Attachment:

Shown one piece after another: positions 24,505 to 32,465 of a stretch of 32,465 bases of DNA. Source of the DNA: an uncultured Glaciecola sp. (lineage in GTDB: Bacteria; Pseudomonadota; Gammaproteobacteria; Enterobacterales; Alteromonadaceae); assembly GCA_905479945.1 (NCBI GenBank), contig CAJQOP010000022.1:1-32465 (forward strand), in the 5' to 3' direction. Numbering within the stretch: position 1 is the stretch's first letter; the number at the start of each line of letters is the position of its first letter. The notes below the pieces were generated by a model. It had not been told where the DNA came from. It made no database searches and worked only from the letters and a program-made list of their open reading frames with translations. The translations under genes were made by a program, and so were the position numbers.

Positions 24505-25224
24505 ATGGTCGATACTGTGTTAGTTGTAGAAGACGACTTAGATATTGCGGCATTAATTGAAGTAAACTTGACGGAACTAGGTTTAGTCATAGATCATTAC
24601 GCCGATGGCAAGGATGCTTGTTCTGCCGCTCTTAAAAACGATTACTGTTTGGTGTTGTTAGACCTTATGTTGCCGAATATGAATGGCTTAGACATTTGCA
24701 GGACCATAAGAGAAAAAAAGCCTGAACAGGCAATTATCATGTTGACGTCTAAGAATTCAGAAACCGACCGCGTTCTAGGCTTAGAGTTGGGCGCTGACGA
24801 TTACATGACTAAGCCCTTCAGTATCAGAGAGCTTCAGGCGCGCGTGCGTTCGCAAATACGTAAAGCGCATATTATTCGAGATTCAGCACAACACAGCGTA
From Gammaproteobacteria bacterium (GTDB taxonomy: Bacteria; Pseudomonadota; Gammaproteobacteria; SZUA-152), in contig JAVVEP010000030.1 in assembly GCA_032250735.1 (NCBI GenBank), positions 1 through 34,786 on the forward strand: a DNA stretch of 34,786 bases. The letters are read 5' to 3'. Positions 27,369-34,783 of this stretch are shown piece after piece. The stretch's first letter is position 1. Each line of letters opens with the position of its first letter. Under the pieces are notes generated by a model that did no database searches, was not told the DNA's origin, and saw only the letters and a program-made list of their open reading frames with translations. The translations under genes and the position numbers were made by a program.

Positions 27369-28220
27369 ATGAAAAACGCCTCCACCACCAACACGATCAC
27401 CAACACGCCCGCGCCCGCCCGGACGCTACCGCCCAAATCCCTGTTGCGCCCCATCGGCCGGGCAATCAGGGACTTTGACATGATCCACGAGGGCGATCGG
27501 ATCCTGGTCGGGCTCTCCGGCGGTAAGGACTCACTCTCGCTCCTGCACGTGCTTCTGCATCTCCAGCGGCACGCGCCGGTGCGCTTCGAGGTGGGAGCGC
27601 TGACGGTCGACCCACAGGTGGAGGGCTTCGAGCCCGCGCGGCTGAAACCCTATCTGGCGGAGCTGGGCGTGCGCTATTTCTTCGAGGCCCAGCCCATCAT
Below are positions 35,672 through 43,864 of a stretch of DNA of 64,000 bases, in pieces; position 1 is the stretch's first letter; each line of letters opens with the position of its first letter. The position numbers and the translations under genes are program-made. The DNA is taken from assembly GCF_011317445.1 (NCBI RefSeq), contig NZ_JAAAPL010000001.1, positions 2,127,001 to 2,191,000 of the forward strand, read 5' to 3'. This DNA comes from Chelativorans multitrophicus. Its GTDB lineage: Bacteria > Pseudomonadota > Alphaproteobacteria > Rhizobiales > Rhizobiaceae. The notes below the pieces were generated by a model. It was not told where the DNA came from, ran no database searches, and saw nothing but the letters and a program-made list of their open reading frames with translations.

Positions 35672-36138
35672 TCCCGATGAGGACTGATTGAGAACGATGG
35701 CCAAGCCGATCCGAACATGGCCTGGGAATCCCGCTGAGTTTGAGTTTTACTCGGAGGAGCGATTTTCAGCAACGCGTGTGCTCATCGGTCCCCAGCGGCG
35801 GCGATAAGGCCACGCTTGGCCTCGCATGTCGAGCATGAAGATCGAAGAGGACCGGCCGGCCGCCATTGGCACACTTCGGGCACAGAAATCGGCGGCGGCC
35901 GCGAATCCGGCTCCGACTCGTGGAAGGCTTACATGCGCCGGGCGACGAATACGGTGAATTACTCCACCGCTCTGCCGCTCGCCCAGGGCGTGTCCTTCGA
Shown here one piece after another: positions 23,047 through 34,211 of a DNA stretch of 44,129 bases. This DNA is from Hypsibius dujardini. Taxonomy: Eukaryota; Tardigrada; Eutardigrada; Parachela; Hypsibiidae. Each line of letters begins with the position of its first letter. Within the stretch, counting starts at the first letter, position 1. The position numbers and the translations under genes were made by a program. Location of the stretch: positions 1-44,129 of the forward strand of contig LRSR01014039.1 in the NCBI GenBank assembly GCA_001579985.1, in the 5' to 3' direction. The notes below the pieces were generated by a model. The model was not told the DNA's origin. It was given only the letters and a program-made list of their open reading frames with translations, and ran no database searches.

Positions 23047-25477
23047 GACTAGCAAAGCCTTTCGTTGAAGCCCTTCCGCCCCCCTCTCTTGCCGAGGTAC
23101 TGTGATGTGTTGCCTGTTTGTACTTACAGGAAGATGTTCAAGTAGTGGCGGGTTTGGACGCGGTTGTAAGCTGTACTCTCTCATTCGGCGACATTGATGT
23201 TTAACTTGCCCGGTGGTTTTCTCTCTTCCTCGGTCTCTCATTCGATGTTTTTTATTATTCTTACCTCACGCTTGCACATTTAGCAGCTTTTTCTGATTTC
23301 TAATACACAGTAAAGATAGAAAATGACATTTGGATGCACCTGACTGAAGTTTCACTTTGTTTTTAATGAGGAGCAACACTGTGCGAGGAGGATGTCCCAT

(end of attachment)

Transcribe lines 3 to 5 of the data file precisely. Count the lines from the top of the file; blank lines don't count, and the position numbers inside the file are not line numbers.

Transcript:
24505 ATGGTCGATACTGTGTTAGTTGTAGAAGACGACTTAGATATTGCGGCATTAATTGAAGTAAACTTGACGGAACTAGGTTTAGTCATAGATCATTAC
24601 GCCGATGGCAAGGATGCTTGTTCTGCCGCTCTTAAAAACGATTACTGTTTGGTGTTGTTAGACCTTATGTTGCCGAATATGAATGGCTTAGACATTTGCA
24701 GGACCATAAGAGAAAAAAAGCCTGAACAGGCAATTATCATGTTGACGTCTAAGAATTCAGAAACCGACCGCGTTCTAGGCTTAGAGTTGGGCGCTGACGA